There are many benefits that can accrue from a cashless economy.

First, the costly printing of currency will stop.

With the government set to spend upwards of billion in printing the new banknotes, it would divert the huge amount to other sectors of the economy.

Secondly, the war on money laundering, terrorism financing and funding of illegal activities will be won easily with the elimination of high-denomination notes. The black market will suffer an irreparable damage with the counterfeiting ceasing to exist.

Thirdly, the Liberia Revenue Authority would widen its tax base as all transaction pass through the formal financial systems.

It will be hard for anyone to evade tax. Further, LRA can accurately determine the tax due from a taxpayer

The existing financial infrastructure and systems will also need expanding to the point that they are ready for a cashless economy. In countries that have made advancements towards a cashless economy, there is evidence that some of the pitfalls include loopholes in security. The need to have secure systems that allow citizens to transact without the worry of identity theft or other cyber fraud is critical.

Fourth, risks like theft by employees, burglary and robbery involving cash will be eliminated, just as the cost of physical security, transporting and counting of cash.

Lastly, it will ease data collection on citizen's spending paradigms. The government can better track movement of money to keep close tabs on any black money and illegal transactions in the country.

While a cashless economy may not be fully realized now, it is something that is surely coming our way in the near future. Adopting a cashless economy in Liberia will result in the reductions of the risks associated with transporting currency notes both for banks and individuals such as robbery. It will also help to formalize informal transactions since it is a transparent process thus combating crime and corruption while keeping record to reduce tax evasion. Convenience is also an advantage as sending and receiving money as well as recharging of prepaid credits will be done whenever and wherever one wishes.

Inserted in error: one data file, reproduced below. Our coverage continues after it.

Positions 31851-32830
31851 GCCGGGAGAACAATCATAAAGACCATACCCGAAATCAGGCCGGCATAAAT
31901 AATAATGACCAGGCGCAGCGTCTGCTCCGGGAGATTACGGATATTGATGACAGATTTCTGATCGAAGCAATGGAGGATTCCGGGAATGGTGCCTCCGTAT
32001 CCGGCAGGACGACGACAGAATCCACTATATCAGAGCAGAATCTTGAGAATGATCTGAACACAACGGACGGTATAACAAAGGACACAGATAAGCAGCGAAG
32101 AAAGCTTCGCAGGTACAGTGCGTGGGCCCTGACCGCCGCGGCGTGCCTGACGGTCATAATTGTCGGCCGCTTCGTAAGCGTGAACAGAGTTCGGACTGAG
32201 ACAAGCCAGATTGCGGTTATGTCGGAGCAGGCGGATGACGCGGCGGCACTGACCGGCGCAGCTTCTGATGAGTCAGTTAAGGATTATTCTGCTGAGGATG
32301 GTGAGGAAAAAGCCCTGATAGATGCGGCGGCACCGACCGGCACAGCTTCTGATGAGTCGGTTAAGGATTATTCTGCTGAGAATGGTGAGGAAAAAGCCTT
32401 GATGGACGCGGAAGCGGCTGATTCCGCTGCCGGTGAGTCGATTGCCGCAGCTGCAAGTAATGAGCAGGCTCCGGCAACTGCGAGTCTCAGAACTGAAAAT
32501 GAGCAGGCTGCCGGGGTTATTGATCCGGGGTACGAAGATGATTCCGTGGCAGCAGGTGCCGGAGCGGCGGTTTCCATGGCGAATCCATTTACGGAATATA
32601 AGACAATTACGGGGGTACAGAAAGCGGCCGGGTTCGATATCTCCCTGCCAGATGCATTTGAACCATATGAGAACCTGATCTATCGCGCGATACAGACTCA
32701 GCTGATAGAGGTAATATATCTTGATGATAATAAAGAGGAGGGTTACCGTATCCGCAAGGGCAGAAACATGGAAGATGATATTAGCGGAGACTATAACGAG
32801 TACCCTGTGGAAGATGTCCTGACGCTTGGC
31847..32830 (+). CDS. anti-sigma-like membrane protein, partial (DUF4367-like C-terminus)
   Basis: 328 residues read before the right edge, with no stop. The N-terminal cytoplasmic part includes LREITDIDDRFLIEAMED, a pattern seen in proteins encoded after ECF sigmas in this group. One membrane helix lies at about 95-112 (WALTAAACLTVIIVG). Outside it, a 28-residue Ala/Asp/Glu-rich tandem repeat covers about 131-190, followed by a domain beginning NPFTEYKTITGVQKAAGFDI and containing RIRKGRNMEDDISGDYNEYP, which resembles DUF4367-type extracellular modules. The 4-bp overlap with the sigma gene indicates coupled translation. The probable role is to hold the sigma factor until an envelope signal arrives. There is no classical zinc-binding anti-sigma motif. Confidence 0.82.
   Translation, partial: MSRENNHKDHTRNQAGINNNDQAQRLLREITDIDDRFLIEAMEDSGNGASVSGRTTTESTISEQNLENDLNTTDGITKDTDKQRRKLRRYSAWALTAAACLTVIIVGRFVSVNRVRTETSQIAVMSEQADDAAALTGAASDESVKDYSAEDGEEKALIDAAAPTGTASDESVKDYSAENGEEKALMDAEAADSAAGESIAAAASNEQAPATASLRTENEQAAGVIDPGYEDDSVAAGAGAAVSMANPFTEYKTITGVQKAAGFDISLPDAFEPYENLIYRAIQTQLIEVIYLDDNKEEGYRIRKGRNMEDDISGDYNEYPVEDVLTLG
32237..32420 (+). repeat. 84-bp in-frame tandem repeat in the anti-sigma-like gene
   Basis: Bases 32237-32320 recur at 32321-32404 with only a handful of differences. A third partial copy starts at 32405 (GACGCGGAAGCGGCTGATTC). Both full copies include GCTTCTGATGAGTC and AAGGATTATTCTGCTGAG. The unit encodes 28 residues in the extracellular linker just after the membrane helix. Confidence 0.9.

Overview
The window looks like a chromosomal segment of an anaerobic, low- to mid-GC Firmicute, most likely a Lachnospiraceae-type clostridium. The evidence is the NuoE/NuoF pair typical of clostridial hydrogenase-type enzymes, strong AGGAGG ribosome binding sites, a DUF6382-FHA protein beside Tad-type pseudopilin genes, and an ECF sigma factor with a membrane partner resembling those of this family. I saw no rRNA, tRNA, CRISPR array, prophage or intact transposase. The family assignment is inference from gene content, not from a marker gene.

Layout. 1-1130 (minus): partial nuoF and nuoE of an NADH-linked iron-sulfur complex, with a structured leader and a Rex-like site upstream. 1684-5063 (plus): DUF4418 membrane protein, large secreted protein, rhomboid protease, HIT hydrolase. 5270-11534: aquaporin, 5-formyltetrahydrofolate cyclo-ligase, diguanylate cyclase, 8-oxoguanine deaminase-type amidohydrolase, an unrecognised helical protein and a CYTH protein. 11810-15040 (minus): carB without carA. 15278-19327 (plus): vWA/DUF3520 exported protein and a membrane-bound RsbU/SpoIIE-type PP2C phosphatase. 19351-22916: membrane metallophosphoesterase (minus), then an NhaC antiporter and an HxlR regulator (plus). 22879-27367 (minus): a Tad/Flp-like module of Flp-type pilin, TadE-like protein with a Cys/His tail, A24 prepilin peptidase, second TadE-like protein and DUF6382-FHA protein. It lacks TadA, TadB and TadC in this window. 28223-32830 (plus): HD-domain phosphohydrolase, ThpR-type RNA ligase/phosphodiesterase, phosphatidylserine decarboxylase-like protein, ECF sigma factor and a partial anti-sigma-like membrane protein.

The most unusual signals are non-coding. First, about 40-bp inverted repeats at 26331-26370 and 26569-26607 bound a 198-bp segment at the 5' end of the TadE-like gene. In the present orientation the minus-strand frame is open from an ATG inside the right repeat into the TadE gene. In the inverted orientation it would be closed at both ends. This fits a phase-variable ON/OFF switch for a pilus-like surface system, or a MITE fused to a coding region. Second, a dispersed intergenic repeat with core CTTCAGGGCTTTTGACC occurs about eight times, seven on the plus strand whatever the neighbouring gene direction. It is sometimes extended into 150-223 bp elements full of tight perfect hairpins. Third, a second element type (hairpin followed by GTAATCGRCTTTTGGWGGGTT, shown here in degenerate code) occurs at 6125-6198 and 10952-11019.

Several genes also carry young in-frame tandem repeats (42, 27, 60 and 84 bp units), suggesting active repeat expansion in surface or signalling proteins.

On the flip side, in spite of the advantages, there are also some challenges that need to be addressed. Liberia will require a clear policies that would allow the players to follow a structured process towards achieving the full benefits of a cashless economy, including a national policy that encourages more electronic-based transactions, while discouraging physical cash usage and circulation.

There is still hope for Liberia.

Liberia must get digital.

I rest my pen!

More From: FrontPageAfrica

Don't Miss

AllAfrica publishes around 800 reports a day from more than 130 news organizations and over 500 other institutions and individuals, representing a diversity of positions on every topic. We publish news and views ranging from vigorous opponents of governments to government publications and spokespersons. Publishers named above each report are responsible for their own content, which AllAfrica does not have the legal right to edit or correct.

Articles and commentaries that identify allAfrica.com as the publisher are produced or commissioned by AllAfrica. To address comments or complaints, please Contact us.

X